Closer's guide to work experience
Friday 31 August 2012
Closer’s 12 point guide to work experience: How to make an impression in 24 hours
• First impressions are everything. Rocking up to work in a tracksuit on the fashion desk is never a good look.
• Smile, make an effort and be positive. A recent Academy of Management Journal and US university study showed that in a group of 177 people on the hunt for jobs, those who remained motivated and positive increased their chances of landing a job.
• Good old-fashioned manners count. Be punctual, polite and considerate.
• Be willing to do pretty much anything and everything asked (within reason!) Making tea may not be glamorous but taking note of how everyone drinks their brew shows an attention to detail and will be noted.
• Don’t make assumptions – if you’re not sure what you’re being asked to do, don’t be afraid to ask questions, write lists and tick off your tasks as you complete them.
• Use your initiative and don’t be afraid to share your ideas – you might even end up with your name in print!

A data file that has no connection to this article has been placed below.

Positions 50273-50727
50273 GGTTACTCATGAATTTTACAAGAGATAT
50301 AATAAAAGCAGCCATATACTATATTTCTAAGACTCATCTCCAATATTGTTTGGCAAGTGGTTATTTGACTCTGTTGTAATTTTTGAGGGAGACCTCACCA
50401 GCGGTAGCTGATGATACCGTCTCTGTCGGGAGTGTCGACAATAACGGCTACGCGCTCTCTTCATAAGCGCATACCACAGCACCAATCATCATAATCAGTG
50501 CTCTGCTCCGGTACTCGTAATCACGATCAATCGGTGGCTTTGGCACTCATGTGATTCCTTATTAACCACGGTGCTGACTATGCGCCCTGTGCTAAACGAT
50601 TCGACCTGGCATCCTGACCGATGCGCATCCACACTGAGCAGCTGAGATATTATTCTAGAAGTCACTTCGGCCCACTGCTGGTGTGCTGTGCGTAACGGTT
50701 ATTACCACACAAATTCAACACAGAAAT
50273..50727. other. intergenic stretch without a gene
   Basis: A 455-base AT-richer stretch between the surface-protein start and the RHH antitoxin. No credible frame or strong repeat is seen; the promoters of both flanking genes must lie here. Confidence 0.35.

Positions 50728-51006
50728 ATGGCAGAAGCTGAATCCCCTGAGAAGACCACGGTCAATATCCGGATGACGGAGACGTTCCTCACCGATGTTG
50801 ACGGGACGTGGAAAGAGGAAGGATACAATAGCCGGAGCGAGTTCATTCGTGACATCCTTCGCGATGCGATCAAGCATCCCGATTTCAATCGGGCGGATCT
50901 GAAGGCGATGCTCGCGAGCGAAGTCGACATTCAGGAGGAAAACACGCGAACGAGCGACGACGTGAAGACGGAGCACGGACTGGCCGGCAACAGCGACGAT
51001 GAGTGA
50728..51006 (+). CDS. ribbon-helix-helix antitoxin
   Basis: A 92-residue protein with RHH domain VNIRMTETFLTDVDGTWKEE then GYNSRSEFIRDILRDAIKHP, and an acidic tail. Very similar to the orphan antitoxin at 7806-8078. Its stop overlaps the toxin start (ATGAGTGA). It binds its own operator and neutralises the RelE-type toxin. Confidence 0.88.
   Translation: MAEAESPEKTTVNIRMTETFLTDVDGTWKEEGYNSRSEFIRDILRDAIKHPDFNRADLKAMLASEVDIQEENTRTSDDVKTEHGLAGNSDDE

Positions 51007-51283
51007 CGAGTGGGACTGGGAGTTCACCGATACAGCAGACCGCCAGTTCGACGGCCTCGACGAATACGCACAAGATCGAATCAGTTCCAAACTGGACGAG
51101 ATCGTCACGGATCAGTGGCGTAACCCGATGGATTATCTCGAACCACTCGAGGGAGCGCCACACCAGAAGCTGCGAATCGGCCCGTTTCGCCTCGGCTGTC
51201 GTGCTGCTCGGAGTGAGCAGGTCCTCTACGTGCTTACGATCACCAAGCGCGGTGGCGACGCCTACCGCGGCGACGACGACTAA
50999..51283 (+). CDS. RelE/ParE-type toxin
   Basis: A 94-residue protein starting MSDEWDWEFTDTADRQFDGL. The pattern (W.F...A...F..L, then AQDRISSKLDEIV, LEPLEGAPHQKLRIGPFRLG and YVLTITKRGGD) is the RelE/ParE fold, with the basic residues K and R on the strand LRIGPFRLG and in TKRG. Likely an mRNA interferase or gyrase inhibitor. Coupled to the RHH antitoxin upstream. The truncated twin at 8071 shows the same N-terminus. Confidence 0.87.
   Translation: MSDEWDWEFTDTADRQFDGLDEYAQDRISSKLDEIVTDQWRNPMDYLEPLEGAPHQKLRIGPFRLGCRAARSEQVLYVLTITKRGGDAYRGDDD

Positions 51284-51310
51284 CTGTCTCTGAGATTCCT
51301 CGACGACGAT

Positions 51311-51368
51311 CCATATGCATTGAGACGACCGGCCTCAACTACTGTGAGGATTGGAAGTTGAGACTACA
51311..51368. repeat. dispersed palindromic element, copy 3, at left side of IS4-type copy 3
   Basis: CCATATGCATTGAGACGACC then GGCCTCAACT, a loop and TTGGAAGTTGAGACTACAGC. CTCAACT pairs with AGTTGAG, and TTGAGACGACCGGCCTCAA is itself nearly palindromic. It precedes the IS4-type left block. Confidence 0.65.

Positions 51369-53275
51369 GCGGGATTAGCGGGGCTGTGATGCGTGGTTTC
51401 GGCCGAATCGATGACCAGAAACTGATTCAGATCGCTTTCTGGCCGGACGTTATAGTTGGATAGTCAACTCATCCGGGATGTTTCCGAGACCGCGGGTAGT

• Be friendly and chatty but pick your moments to speak to the editor. Never interrupt a conversation, quietly wait or come back later. It’s crucial to recognise when people are busy and/or on deadline and it’s not a good time to talk.
• Become a sponge for information. Observe everything and ask how staff members got into journalism. They may have some good advice for you or can pass on some invaluable contacts.
• If you run out of jobs, ask for more! There’s no point wasting your work experience looking at Facebook.
• Save the moaning for when you leave the office. While of course we care about our interns’ well-being, we don’t want to hear about how hungover or bored you are.
• Journalism is a small world so show or at least feign interest. You never know who you might meet on work experience or who will be (or know) your future employer.
• When your stint is over make sure you leave your contact details and stay in touch. If you’ve done a good job, there may be opportunities to go back for paid work. Personal recommendations are worth more than gold!